Last week Ryan Squire from the Ohio State University Medical Center asked me how doctors can be supported in their social participation. What can a hospital do to facilitate and support their doctor’s involvement? Or, how can hospitals or health organizations enlist doctors as conversation agents?
This is an important question.
Doctors are, after all, important for health messaging. The problem is this: we have to want to do it. All of this social stuff requires a touch of passion and a mindset that seeks to create, share, and distribute. But physicians are often less apt to be so open and to expose themselves and their thinking.
A lot of this is generational. Some of it is comfort with exposure. I do see the tide turning, however. Quarter to quarter I’m seeing more MDs, independent of their generation, stepping out of the spectator role and sharing on Twitter. Microsharing for docs may be the first step to the generation of core content.
So as we make this transition is there anything that hospitals can do to facilitate their physician’s socialization either? I’m not sure there’s a good answer but here are a couple of thoughts:
Show them what you have in mind. Your medical staff may have no idea what’s really happening in the world of social health and medical marketing. A little education may go a long way. Ask for 15 minutes at your next quarterly medical staff meeting to let them know what you have in mind as far as your hospital’s strategy. Offer a little education about what social can do for their hospital and their relationship with their patients. Make yourself available as something of a resource.
Show them what others have done. Sometimes seeing what other physicians have done is enough to motivate the curious into action. Profile doctors like Seattle Children’s Wendy Swanson or MD Anderson Cancer Center’s Anas Younes. Show what the Mayo Clinic has done to promote its doctors and programs. These are powerful motivators for those with a hidden inclination to share. Appeal to the ego. Some people want their 15 minutes of fame. The idea of local celebrity as well as the added benefit of visibility for their practice or their academic division may create the value proposition that draws them in. Make the pitch.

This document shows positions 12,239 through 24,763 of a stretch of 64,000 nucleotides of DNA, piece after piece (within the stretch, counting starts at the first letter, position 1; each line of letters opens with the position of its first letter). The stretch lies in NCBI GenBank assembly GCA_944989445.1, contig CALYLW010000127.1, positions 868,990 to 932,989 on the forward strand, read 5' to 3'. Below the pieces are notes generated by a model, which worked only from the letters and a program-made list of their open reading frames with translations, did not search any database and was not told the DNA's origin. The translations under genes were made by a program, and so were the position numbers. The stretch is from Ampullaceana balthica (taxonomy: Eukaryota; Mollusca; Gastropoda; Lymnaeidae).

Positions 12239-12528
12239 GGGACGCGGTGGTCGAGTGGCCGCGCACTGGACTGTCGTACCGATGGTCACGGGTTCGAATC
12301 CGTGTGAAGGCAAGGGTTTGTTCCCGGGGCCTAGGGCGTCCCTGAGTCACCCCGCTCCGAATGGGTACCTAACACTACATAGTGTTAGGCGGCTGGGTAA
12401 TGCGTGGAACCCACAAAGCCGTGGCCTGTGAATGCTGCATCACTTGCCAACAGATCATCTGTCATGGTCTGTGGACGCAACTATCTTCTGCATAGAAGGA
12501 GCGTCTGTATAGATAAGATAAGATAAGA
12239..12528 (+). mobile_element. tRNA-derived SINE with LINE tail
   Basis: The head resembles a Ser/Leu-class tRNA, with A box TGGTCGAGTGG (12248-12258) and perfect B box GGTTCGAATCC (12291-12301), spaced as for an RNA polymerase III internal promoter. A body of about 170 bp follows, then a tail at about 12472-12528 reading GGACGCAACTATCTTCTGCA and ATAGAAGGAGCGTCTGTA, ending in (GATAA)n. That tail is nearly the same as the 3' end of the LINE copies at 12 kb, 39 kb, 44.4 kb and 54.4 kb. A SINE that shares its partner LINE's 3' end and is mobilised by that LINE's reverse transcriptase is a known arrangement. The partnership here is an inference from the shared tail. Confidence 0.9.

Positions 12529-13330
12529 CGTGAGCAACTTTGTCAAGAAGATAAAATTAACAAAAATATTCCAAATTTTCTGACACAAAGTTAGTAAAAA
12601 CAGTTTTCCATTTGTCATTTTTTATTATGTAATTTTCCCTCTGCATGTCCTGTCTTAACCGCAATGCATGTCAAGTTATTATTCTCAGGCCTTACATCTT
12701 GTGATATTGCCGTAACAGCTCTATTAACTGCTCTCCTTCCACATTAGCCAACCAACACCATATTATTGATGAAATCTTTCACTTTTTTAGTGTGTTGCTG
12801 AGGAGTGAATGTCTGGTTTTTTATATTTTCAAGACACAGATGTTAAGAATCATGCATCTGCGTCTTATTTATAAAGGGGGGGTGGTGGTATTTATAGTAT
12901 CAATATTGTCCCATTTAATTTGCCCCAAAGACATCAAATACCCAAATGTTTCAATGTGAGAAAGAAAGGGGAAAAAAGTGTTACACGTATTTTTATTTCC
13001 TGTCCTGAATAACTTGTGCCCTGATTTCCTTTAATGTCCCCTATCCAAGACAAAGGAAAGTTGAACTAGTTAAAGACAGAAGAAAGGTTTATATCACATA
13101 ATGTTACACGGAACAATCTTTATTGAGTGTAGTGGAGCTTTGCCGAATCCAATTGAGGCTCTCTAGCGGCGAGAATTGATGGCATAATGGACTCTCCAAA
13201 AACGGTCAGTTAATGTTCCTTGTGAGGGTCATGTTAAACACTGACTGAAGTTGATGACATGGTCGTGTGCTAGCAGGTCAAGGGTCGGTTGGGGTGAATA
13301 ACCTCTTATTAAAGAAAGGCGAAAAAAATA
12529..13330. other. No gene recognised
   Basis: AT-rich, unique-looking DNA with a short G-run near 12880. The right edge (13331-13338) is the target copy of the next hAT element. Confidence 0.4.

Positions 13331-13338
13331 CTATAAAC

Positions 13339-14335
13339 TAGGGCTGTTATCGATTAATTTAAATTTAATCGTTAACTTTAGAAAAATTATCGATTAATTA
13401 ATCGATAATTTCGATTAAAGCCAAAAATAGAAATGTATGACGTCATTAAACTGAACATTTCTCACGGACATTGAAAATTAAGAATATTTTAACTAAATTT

Identify conversation agents. You may find that there are physicians on your medical staff already involved in the conversation. Find them and reach out to them. They understand the landscape. Other good candidates may be physicians who have helped with traditional mainstream messaging for your institution. If they’re comfortable writing or enjoy being in front of a camera, the concept of sharing and creating content will be less foreign.
Make it easy. Physicians are busy and are appropriately wary of over commitment. For hospital initiatives make involvement as easy as possible by making commitments short-term or time-limited. This might also offer a honeymoon period for each party to see how things work.
Ask directly. If you do get that opportunity to address your medical staff, make a direct appeal for involvement either on their own or on behalf of the hospital. You may be surprised at the response and your champion may come forward or begin to take steps to become involved on their own.
Both medical marketers and physicians alike are learning the ropes here. I’d be interested in hearing from hospital marketers who have been successful in generating involvement by their medical staff, either on the hospital’s behalf for their practices.